I don’t want to rain on the company’s parade. However, since 1965, BRK has appreciated by 34% or more in 16 years, the last being in 1998. The closest it’s come since was a 32.7% gain in 2013. 

Over the past five years, Berkshire’s increased its market value by an average of 12.3% per year. It needs to double that return to hit $1 trillion by the end of 2023. 

That’s not to say that Buffett doesn’t have it in him to pull off the unthinkable. 

Bloomberg recently reported that Berkshire invested $300 million in Paytm in 2018, an India-based payments firm. It plans to go public at a valuation of $20 billion, which would value its investment at $510 million, a 70% return over three years.

Plus, popular IPOs, especially fintechs, tend to sprint out of the gate. That could easily double the holding company’s return when it’s able to cash out. 

That’s an impressive return, but if Berkshire makes this prestigious group, it will need to deliver something much more significant to move the needle. I think at this point, only two things will do the trick.

Either Buffett bags the elephant, or he does as I suggested in 2017 and spins off some of the company’s cash into smaller, more agile businesses that can acquire smaller growth companies that can move the needle faster.

I don’t think he will, but you never know. No one thought Apple would be Berkshire’s largest holding, but here we are.

Next Trillion-Dollar Stocks to Buy: Taiwan Semiconductor Manufacturing (TSM)

image of TSM semiconductor office building
Source: Sundry Photography / Shutterstock.com

The Taiwan semiconductor giant hasn’t had the kind of year in the markets Nvidia has had. It’s up 5.5% YTD, less than 1/20th Nvidia’s performance over the same period.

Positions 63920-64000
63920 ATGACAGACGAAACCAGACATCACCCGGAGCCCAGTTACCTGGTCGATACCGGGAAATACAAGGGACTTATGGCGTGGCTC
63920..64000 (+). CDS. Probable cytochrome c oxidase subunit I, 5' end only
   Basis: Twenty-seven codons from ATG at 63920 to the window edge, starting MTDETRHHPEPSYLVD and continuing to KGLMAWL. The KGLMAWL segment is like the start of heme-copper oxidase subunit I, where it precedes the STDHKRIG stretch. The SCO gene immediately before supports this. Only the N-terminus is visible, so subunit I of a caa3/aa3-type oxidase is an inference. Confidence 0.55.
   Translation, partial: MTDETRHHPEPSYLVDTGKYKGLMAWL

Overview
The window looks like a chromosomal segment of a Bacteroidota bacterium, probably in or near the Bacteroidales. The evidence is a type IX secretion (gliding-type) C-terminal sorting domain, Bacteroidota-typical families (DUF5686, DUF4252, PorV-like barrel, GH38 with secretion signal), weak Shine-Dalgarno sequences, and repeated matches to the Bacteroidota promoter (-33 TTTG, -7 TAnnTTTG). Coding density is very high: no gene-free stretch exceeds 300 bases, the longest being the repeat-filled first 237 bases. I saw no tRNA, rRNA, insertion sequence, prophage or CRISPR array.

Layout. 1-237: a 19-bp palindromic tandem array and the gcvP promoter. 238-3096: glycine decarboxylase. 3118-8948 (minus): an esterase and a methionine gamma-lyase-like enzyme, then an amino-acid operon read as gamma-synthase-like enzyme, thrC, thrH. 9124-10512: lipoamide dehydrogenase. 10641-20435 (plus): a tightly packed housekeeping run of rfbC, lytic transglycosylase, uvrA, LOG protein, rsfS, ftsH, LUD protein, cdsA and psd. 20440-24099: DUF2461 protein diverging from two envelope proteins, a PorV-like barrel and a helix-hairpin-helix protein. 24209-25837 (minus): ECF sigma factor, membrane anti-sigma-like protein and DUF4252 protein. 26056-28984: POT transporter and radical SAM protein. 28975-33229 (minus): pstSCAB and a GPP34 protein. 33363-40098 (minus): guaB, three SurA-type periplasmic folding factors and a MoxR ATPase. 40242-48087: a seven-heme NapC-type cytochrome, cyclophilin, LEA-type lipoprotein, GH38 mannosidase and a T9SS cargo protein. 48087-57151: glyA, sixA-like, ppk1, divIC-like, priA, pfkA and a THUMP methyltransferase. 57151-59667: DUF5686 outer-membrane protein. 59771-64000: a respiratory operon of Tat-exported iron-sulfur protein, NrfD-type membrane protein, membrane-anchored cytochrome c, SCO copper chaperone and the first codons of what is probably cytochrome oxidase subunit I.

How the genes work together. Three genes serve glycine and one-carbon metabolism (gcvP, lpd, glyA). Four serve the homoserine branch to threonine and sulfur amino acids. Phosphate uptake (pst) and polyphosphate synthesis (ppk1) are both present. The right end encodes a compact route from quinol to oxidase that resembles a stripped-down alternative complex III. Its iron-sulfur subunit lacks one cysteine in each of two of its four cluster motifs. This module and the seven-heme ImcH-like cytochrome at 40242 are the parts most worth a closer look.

Of course, TSM’s in a different business than Nvidia. It manufactures the actual chips. Nvidia merely designs them, outsourcing the production to a fabrication plant run by companies like Taiwan Semiconductor. 

“Remember that Nvidia and Taiwan Semiconductor are two totally different business models,” Gina Sanchez, chief market strategist at Lido Advisors, told CNBC’s ‘Trading Nation’ on Oct. 26. “Taiwan Semiconductor is a pure play on the fab. Nvidia is a fabless play on innovation. … This investment by Facebook will benefit Nvidia because Nvidia is the fastest chip out there.”

However, what investors get with TSM is a company with almost $9 billion in TTM FCF and an FCF yield of 1.5%, nearly double Nvidia’s FCF yield. Further, it trades at 11.7x sales compared to Nvidia’s 54x forward earnings. 

If investors are looking for a value play on the semiconductor market, TSM is it.   

JPMorgan Chase & Co. (JPM)

A sign for JP Morgan Chase & Co (JPM).
Source: Bjorn Bakstad / Shutterstock.com

To get to $1 trillion, JPM will have to double its market cap. Up 43% YTD and 52% over the past 52 weeks, CEO Jamie Dimon will have to pull a rabbit out of his hat to reach the trillion-dollar mark by the end of 2022. 

However, if interest rates move higher, it’s entirely possible it could achieve the task by the end of 2023. 

The bank reported Q3 2021 results in mid-October. They were reasonably healthy with a 24% increase in profits to $11.7 billion, or $3.74 a share, 71 cents higher than the analyst expectation. Revenue was up 2% to $30.4 billion. That was $600 million higher than the consensus estimate.